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Scrubbing in for her future

Determined to continue the nursing career she loves here in Australia, American Susan Nguyen overcame every hurdle life placed in front of her.

The last thing Susan Nguyen expected to come from a night out with her girlfriends was to meet her fiancé and follow him home to Australia. But five years later, here she finds herself: still in love, raising her daughter and, after a few hurdles, growing her career in nursing.

“We kept in touch after my partner left and three months later, he said, ‘Hey, come out to Australia?’”

“It’s crazy how one moment can completely change your life!” Susan says.

And the one question Susan asked as she prepared to uproot her life in Kansas to move to Queensland, was whether she would be able to continue her career as a surgical nurse.

“In America, my background in nursing was as a surgical technician.”

“I discovered my degree didn’t translate in the Australian nursing industry so I had to find a course that would qualify me to work, and as an international student, and be financially doable.”

“Looking at our budget, starting a Registered Nurse (RN) course right away wasn’t an option for us. So, to get my foot in the door I enrolled for the TAFE Queensland Diploma of Nursing (HLT54115) to become an Enrolled Nurse (EN).”

Happily, Susan discovered, there are a lot of exciting career pathways for Enrolled Nurses in Australia, but after finishing her course in 2019, she hit an unexpected roadblock.

“As a new grad starting in any hospital, you have to have completed a graduate program.”

“I had six years of experience in a hospital setting, working in an operating theatre setting, but I didn't have any ward nursing experience. Unfortunately, I couldn't get right back into where I was back in the US.”

“But then I would also apply for grad programs, and I would get turned down because I had too much experience.”

Instead, Susan applied for a casual position on a ward.

“I got picked up by an orthopaedic ward three weeks later and found a permanent position in a private hospital setting.” Susan smiles.

Susan didn't just bide her time getting her ward experience before she could go back into the theatre, she worked hard and, as a result of her excellent care, was awarded the Bupa Patient Choice Excellence Award.

“After a year of ward nursing, I went down to day surgery to get my scrub scout skills back.”

A scrub scout, Susan explains, is one of the operating theatre professionals that assist surgeons through an operation, as well as assisting the patient throughout the whole perioperative recovery process.

“Say a surgeon is doing a carpal tunnel release, the scrub scout’s role is to get all the equipment needed for them to operate. And then you have a scout who stands in the non-sterile field to retrieve items that will be needed in the sterile field.”

“And that's where your scrub nurse is setting up the table within the sterile field and anticipating the surgeon’s needs.”

“It’s an interesting role within nursing. You’re working with a range of different people: the anaesthetic nurse and anaesthetist, the surgeon, surgical, the surgeon's assistant, the orderly and scrub nurse.”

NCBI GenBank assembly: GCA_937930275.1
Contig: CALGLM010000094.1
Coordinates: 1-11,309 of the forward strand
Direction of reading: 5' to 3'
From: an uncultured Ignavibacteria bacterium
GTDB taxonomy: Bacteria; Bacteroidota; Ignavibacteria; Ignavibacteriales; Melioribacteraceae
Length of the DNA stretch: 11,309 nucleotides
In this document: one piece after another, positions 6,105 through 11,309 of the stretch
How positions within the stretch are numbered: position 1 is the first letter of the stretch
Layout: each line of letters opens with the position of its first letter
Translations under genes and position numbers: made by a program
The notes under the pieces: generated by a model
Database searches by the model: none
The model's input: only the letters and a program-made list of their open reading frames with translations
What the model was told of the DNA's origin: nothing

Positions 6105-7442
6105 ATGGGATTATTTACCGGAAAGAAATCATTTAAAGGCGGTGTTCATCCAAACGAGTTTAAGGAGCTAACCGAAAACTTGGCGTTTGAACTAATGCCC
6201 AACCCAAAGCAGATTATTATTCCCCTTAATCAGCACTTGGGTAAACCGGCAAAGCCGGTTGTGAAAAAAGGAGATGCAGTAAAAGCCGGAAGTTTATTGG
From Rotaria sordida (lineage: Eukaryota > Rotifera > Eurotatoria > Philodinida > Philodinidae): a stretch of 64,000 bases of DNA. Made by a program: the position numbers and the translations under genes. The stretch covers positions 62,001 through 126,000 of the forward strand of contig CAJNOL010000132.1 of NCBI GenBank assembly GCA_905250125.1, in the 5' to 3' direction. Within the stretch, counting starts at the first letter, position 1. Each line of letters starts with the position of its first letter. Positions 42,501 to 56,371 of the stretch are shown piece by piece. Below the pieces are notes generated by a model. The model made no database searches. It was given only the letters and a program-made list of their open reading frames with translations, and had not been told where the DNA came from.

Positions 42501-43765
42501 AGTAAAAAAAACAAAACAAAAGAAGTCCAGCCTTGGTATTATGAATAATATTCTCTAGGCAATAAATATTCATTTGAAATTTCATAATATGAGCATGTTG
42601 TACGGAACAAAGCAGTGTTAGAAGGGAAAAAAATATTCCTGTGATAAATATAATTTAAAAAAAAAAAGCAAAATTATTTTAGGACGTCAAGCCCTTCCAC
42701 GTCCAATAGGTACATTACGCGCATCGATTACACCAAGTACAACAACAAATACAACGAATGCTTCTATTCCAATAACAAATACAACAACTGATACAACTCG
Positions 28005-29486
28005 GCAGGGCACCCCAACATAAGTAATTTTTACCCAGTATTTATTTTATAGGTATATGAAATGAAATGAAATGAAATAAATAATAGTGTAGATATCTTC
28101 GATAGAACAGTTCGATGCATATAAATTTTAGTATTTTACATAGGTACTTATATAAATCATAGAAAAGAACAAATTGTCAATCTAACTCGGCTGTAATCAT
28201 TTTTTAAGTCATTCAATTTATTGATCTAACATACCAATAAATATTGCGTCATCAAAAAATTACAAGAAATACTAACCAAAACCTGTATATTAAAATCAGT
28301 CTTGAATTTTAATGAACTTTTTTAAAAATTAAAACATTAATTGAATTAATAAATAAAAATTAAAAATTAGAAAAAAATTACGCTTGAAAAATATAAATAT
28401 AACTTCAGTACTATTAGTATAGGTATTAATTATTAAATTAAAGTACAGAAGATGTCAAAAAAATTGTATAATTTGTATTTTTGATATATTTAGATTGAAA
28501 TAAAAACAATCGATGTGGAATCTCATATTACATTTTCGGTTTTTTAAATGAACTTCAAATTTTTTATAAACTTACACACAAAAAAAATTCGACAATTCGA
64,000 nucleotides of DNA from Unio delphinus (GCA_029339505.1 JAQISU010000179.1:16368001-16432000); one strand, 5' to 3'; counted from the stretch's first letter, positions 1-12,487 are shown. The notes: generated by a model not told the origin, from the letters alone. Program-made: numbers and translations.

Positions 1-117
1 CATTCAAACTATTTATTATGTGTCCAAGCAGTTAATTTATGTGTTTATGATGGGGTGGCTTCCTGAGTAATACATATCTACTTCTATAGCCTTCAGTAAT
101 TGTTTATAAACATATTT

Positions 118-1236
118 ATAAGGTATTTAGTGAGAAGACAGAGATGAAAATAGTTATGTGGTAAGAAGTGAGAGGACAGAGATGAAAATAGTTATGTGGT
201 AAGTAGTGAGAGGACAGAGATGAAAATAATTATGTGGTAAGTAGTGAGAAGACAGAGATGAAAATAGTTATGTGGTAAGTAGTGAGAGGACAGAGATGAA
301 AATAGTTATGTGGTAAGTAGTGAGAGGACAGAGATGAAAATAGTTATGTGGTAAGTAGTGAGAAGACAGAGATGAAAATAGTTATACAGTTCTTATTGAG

“It's a very technical, very hands on type of nursing.”

Susan's advice for nurses looking to get into the theatre: "Every hospital has different requirements when applying for a perioperative program. There are transition programs within the hospital for ward nurses; however, you can also apply straight into a perioperative program as a graduate."

As well as scrub scouting, Susan was working over at the public hospital getting her trauma skills.

“It was a lot of back and forth!” she laughs. “But so worth it. I was able to do what I was doing in America, just through being an EN at TAFE.”

“The EN program tailors your studies to give you industry experience. Compared to my studies in America, it was really good to be able to practice and learn what to expect when you’re going into a clinical setting.”

“The lab where I studied at the Southport campus was amazing. It actually prepares you for what you need when you go into placement.”

“It’s a great course if you’re just beginning, but also it was a great opportunity to refresh my skills as someone with experience. You learn everything, from making the bed, showering the patient, drawing up antibiotics, to IV and catheter removal, it’s tailored to everything you need.”

“It also helped me to learn the differences between the US and Aussie systems. For me some of the hardest habits to crack were abbreviations of medical terms. The jargon, spelling, the language structure… Oh! And the metric system!” Susan laughs.

A few years later, Susan has taken her career even further: moving into her current role, as an Orthopaedic Territory Manager for Newclip Technics Australia.

“I'm now managing the orthopaedic company for the Gold Coast, Northern New South Wales and Southern Brisbane territory.” She smiles proudly.

“If a surgeon needs specific equipment from a company for an operation, I come out and assist the nurse and the surgeon through the operation. I teach the nurses how to set up the instruments, as well as guiding the surgeons through the operation using our instruments.”

Still determined as the day she started, in the next year Susan hopes to move into a business development manager role.

“I’d still get to work with surgeons, but I’d also have my own team, as well as go into hospitals and do education in service and provide workshops for medical students and registrars.”

Looking back, Susan doesn’t regret her move to Australia one bit.

“Overall, I think I’ve learned that if it feels right, then you should do it.”

“If it’s something you want to do, then do it, because this your life, no one else's life, and you just have to be brave and take that step.”